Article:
1980 — 1989: LEAPS AND BOUNDS
Don Tyson 1980s
Tremendous Growth

Despite the struggling economic situation in the early 1980s, Tyson Foods experiences a period of tremendous growth. “We find something we think we can do, focus on it, and then aim to be number one at it.” says Don in the 1986 annual report.

Tyson purchases Mexican Original Inc
Mexican Original Acquisition

In 1983, Tyson Foods acquires Mexican Original, Inc., a flour and corn tortilla processing plant in Fayetteville, Arkansas.

On the World Stage

By the end of 1989, the company has doubled in size in just five years, becoming the world’s largest fully-integrated producer, processor, and marketer of poultry-based food products. The company also formally organizes its International division with joint ventures in both Mexico and Japan.

1990 — 1999: PASSING THE TORCH
Opening up new markets
Worldwide Markets

Throughout the 1990s, Tyson Foods enters new markets worldwide including countries in Asia, Central America, South America, the Caribbean, and the Pacific Rim. By 1991, the company’s international sales offices include Japan, Hong Kong, Singapore, and Canada. In 1995, the company establishes its Moscow office.

Don and John H. Tyson
Passing the Torch

By the end of the decade, Don Tyson formally retires, though he remains active in the company and on the Board for many years. John H. Tyson rises to serve as chairman of the board. John H. is the third generation of Tysons to lead the company.

2000 — 2009: BEYOND CHICKEN
John. H Tyson
IBP Acquisition

In 2000, Chairman John H. Tyson is also named CEO. Like his father and grandfather, he begins leading Tyson Foods through another period of dramatic expansion. In 2001, Tyson Foods acquired IBP, inc., becoming the world’s largest processor and marketer of chicken, beef, and pork.

The Discovery Centre
Building a Center of Innovation

The Discovery Center is completed at the Springdale headquarters in 2007. It serves our company, the industry, and our consumers as an unrivaled force of innovation.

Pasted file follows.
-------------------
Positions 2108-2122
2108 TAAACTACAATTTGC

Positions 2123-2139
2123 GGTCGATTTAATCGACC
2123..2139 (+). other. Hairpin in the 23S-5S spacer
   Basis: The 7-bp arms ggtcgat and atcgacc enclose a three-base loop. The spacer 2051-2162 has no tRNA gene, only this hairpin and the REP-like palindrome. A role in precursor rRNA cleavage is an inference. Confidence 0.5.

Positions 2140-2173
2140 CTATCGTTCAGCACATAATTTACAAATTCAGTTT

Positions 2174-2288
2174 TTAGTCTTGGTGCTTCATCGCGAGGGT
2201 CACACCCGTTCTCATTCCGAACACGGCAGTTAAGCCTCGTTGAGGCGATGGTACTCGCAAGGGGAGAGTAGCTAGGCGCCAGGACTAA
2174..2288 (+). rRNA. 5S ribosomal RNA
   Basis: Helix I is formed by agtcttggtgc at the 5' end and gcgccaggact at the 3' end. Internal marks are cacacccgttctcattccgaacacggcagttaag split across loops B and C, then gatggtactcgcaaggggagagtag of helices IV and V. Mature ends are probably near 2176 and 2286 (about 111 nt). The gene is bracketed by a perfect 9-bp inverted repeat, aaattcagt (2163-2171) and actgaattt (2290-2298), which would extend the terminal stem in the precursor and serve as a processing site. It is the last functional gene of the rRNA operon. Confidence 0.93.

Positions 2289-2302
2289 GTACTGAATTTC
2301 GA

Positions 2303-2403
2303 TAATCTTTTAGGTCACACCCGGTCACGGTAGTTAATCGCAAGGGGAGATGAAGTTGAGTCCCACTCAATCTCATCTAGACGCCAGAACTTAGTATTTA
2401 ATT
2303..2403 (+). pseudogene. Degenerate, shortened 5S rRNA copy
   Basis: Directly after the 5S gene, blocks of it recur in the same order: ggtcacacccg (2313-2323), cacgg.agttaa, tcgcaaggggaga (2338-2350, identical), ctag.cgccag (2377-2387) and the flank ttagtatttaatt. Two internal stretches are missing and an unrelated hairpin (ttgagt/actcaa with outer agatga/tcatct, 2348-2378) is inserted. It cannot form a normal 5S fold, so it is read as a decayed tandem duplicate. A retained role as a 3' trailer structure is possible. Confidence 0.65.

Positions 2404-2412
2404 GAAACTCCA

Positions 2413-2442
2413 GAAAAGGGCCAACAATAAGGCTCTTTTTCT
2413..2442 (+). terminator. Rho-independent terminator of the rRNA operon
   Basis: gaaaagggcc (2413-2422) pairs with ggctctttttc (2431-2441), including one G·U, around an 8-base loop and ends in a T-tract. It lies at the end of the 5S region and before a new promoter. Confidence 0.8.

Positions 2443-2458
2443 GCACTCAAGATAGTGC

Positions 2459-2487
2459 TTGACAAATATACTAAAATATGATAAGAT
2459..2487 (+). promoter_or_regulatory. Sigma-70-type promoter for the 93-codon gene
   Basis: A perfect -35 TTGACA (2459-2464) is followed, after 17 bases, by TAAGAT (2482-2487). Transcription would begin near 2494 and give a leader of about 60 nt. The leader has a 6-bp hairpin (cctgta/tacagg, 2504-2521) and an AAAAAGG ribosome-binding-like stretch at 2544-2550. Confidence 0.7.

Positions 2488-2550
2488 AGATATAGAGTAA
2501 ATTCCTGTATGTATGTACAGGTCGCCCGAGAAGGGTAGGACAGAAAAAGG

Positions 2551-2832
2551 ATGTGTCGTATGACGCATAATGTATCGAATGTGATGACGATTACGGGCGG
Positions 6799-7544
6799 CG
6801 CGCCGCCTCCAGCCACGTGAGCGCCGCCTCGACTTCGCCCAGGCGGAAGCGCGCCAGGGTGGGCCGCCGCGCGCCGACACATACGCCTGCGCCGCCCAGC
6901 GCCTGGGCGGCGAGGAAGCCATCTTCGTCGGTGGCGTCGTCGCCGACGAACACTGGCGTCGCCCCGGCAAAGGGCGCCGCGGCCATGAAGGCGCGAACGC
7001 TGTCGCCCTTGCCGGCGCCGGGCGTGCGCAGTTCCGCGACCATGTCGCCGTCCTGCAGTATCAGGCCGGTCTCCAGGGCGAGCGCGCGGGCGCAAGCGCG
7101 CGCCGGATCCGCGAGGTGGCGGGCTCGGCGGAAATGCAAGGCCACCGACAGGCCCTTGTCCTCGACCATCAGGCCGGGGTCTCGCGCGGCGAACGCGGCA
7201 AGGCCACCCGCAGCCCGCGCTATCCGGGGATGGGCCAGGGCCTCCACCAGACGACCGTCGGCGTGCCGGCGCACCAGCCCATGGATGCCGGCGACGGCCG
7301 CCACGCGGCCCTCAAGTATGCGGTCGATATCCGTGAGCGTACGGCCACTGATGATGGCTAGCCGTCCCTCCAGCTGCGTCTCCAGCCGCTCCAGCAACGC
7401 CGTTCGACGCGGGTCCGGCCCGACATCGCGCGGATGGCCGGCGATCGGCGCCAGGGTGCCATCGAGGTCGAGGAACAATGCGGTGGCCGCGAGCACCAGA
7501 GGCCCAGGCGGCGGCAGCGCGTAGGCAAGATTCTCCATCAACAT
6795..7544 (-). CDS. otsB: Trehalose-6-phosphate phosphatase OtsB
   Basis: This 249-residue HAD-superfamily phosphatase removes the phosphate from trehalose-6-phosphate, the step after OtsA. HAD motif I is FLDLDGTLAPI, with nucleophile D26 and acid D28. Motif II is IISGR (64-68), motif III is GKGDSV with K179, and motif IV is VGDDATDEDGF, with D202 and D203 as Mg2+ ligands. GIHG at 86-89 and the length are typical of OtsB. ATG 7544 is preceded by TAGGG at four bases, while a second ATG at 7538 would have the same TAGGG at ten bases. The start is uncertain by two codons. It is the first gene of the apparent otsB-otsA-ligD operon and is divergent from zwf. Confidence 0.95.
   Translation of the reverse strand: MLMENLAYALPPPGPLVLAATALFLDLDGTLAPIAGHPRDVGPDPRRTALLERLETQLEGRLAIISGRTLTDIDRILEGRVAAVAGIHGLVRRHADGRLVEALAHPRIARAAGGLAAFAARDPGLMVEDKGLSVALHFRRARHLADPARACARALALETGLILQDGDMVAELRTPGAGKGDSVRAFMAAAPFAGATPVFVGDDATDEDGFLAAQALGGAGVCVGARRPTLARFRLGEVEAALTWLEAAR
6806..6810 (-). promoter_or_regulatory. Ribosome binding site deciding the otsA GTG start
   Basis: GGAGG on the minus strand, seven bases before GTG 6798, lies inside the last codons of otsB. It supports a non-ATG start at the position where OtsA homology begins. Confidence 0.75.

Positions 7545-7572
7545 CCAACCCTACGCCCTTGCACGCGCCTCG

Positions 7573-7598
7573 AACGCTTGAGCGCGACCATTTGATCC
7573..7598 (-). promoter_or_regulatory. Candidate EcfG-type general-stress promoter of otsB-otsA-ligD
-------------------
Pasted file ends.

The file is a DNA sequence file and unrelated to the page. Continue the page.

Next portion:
Children at Fair
10 Years of Fighting Hunger

In 2010, Tyson Foods marks its tenth year as a partner with Share Our Strength, donating more than 76 million pounds of products to hunger and disaster relief. The partnership is part of our history of fighting hunger in communities across the U.S.

Man by water
10 Years of Sustainability Progress

In July 2014, Tyson Foods marks 10 years of sustainability progress. We remain committed to our five pillars of sustainability: healthier animals, healthier communities, healthier environment, healthier food and a healthier workplace.

Hillshire Retail Brands
Hillshire Brands Acquisition

In August 2014, Tyson Foods, Inc., completes its acquisition of The Hillshire Brands Company, resulting in a company with more than $40 billion in annual sales and a diverse portfolio including brands such as Tyson®, Wright®, Jimmy Dean®, Ball Park®, State Fair®, and Hillshire Farm®.

Aidells Burget
AdvancePierre Foods Acquisition

In April 2017, Tyson Foods announces the acquisition of AdvancePierre Foods. The move expands our portfolio of prepared foods and protein-packed brands.

Keystone Plant
Keystone Acquisition

In November 2018, Tyson Foods completes acquisition of Keystone Foods, a leading supplier of chicken, beef, fish and pork to the growing global foodservice industry.

Tyson Foods Logo full color
International Acquisitions

In February 2019, Tyson Foods announces an agreement to acquire Thai and European Operations from BRF S.A., including processing facilities in Thailand, the Netherlands, and the United Kingdom, to expand offerings of value-added protein in global markets.

Donnie King
King Named CEO

Donnie King is named President & CEO. Donnie has more than 36 years of experience in the protein business, holding a variety of executive leadership positions involving virtually all facets of the company.